Poland has carried out two peaceful revolutions in the span of one generation: first, the self-limiting movement of Solidarity, which undermined the legitimacy of Communism and then a negotiated transfer of power from Communism to free market democracy. Today, while Poland is seen as a success story and is joining political and economic associations in the democratic West, Poles themselves seem downcast. They ask: is social anomie a price worth paying for a successful transformation? In making moral compromises with an outgoing tyranny, can one avoid cynicism and disappointment with democracy?
Zbigniew Brzezinski, professor of American Foreign Policy at Johns Hopkins University has calledPolish Transformation"a work that provides a comprehensive as well as incisive overview of the extraordinary difficult and historically unprecedented process of transforming an increasingly corrupt and decayed totalitarian system into a modern democracy."
John Lenczowski, director of the Institute of World Politics, adds that "this extremely useful volume explains the essential elements of the post-communist political transition in Poland. Its authors convey...the cultural and ideological underpinnings that can be captured only by authorities who have developed over a lifetime that special sixth sense for detecting the elusive and unquantifiable soul of a country."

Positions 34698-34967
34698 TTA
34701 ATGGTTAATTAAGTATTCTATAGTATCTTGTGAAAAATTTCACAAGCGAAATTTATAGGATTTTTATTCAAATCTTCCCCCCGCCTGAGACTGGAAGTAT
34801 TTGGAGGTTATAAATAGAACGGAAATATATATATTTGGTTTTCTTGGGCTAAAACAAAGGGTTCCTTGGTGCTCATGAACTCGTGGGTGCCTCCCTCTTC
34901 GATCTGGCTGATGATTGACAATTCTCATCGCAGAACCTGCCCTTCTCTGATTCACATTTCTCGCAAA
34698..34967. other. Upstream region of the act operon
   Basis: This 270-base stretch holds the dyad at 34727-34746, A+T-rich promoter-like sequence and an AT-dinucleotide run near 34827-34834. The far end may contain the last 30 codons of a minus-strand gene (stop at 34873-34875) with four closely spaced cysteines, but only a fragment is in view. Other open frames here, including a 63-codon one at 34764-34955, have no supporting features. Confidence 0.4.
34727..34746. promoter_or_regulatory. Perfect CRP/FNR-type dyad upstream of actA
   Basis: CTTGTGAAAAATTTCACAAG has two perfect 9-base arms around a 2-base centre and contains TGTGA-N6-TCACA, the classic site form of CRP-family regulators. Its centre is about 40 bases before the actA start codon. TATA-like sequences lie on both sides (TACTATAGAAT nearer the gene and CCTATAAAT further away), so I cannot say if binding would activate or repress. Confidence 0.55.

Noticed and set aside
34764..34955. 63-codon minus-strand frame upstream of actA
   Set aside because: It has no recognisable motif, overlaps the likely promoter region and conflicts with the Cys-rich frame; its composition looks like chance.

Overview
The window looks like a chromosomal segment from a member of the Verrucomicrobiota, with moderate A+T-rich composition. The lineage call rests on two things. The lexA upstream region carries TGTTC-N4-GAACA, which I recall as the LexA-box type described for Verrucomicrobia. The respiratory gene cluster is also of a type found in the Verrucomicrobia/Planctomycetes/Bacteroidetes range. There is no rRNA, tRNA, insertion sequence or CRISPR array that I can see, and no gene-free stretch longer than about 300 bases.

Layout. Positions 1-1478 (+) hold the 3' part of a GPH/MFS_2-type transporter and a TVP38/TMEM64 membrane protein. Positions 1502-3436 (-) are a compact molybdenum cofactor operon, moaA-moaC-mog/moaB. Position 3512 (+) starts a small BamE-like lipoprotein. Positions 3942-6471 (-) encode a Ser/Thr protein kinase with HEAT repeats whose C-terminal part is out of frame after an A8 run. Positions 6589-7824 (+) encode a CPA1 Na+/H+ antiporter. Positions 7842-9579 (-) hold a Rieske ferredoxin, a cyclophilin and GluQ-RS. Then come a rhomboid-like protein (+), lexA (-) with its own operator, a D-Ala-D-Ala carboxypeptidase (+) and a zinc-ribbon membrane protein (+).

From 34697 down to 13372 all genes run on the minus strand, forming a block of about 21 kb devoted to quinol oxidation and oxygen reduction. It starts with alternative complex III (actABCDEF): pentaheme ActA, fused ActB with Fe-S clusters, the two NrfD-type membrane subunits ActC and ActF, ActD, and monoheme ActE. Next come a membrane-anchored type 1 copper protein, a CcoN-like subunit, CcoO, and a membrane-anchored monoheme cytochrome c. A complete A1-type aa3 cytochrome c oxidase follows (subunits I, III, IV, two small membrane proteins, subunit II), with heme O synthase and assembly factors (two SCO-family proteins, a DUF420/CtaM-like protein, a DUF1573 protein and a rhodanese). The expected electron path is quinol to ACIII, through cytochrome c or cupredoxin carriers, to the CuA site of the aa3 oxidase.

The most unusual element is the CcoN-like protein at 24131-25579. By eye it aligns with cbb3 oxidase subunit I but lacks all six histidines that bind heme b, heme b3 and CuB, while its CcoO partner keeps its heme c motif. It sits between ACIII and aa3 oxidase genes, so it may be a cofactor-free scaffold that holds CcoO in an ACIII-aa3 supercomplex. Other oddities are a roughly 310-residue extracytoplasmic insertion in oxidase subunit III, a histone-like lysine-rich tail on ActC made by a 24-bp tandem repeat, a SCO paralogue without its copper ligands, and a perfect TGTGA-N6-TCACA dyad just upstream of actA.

Radek Sikorski, the executive director of the New Atlantic Initiative at the American Enterprise Institute, writes that "we should be grateful to the authors and editors of this thoughtful volume for asking questions which remain relevant for that uncomfortably large part of humanity that still lives under totalitarian or authoritarian regimes."